Rehabilitation and adaptive use of old Town Hall, Durham
With partners: Cowan/Goudreau Architects; Essex Preservation Consulting; and Faylor Construction.
We could have been looking at a Rite Aid here if robust public opposition hadn’t convinced the Town of Durham to terminate its contract with a developer.
The property started as two c.1860 houses that were combined in the 1970s for use as the Durham Town Offices. At the time, the rehabilitation was novel, and with its hyphen connecting the two buildings, it won an award from the New England Regional Council of the American Institute of Architects in 1979. But after 2010, the Town was looking for a larger space and the property’s large downtown lot was desirable real estate. After a generous offer from a developer, the town was prepared to allow the contributing building in the national and local historic district to be demolished.
When the NH Division of Historical Resources revealed that such action would jeopardize the downtown’s National Register District status, the Historic District Commission had the information they needed to reject the proposal.
Instead, the Town of Durham issued a request for proposals and found a partner in Applied GeoSolutions, a growing mapping firm that uses geospatial tools to monitor global trends in agriculture, climate change, public health, and resource management. Applied GeoSolutions purchased the property and used the federal historic tax credit (the first use of the credit in Durham) to facilitate the renovation. They also sought and received approvals for exterior changes from the local district historic commission. Proprietors Carrie and Bill Salas spent their evenings and weekends stripping window trim, poring over balusters in yard sales trying to find matches, and serving as project managers.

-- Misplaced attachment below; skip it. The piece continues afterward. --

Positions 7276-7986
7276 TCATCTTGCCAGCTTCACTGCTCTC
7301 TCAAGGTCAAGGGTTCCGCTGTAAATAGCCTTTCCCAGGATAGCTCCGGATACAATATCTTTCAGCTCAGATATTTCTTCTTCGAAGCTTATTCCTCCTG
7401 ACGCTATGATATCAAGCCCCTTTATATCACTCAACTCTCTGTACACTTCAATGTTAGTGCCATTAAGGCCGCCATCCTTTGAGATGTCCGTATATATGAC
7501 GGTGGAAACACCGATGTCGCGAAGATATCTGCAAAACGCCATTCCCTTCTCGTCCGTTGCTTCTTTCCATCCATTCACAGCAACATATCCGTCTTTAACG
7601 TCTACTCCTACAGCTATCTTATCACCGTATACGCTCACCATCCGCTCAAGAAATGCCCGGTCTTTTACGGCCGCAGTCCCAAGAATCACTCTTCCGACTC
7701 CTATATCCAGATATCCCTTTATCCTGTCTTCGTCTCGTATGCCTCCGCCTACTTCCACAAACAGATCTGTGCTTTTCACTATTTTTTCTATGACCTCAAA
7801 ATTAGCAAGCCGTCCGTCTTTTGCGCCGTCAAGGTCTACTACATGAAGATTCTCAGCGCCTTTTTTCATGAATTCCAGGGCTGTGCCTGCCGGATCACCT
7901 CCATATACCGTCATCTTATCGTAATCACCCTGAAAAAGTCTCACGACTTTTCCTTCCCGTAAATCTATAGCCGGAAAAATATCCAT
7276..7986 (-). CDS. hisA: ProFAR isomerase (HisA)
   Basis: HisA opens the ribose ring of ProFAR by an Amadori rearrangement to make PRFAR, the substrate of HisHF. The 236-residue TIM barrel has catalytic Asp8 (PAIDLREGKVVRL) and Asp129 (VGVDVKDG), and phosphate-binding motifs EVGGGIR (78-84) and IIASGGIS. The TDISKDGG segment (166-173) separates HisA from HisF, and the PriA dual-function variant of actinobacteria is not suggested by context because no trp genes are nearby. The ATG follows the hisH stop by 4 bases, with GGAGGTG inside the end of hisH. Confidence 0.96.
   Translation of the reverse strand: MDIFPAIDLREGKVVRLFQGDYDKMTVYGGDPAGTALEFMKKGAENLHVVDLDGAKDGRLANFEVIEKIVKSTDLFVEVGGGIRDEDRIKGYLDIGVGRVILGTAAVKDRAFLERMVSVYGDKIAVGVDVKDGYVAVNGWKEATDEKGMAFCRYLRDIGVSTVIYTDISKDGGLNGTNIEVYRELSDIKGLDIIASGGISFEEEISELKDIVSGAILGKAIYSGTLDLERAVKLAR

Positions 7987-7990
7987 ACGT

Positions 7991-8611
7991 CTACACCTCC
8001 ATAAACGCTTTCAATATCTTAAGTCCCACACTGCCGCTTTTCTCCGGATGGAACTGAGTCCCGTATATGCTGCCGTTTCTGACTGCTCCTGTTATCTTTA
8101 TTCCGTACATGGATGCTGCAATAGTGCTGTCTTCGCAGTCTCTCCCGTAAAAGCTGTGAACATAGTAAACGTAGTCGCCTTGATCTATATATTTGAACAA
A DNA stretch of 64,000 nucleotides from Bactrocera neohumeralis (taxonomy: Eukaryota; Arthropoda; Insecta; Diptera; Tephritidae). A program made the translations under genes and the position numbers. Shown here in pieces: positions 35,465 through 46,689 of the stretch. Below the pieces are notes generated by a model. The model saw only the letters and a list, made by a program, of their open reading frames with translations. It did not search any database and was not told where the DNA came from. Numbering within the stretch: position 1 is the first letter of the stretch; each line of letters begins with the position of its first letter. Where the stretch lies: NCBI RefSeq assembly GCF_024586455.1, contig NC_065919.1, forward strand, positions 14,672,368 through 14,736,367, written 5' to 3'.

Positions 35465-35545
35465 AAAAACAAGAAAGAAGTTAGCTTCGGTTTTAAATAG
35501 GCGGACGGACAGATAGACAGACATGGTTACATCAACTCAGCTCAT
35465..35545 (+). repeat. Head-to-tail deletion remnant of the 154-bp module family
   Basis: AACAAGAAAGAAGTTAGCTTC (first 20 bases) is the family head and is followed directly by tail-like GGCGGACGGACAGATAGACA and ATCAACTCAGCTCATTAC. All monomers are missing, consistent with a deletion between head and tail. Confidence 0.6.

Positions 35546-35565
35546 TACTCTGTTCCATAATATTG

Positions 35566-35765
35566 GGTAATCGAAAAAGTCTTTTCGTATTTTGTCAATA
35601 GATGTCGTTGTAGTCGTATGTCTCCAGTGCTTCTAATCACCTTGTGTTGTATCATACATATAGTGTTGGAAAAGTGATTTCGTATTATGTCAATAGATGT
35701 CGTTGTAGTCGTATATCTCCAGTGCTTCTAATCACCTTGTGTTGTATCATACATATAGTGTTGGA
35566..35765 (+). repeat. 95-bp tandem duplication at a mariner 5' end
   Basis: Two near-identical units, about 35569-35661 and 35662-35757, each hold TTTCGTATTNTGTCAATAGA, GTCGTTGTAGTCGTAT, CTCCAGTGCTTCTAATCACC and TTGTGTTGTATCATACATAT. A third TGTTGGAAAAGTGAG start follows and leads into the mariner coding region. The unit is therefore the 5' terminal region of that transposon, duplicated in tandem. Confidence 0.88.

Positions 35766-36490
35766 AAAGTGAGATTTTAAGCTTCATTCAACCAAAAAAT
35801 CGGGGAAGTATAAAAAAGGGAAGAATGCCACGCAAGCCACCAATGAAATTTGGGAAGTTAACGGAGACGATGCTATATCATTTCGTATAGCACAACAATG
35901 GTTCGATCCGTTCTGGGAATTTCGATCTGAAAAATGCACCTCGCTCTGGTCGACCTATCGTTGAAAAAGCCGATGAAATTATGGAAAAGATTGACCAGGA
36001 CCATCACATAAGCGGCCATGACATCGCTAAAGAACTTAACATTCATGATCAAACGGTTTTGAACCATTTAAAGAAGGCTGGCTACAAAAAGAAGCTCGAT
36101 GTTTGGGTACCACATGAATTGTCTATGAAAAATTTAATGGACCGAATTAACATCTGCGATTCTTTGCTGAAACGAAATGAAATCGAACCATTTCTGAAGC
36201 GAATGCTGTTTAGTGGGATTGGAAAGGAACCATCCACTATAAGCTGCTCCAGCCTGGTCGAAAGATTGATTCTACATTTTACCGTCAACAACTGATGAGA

Town Administrator Todd Selig said of the project, “[The] end result is an absolutely beautiful redevelopment of the property that left the Historic District intact [and allowed for] a redevelopment that has added quality new jobs and additional tax base for the community.”
For Applied GeoSolutions, the location next to the brainpower at UNH has been a fruitful connection, and they enjoy owning their own space after years of renting on the Seacoast.
The project serves as a testament to the power of historic district commissions, the ability of town leaders to consider more responsible and creative methods for disposing of public property, and the tenacity of small business owners.
You might even say that Applied GeoSolutions helped put Durham on the map in more ways than one.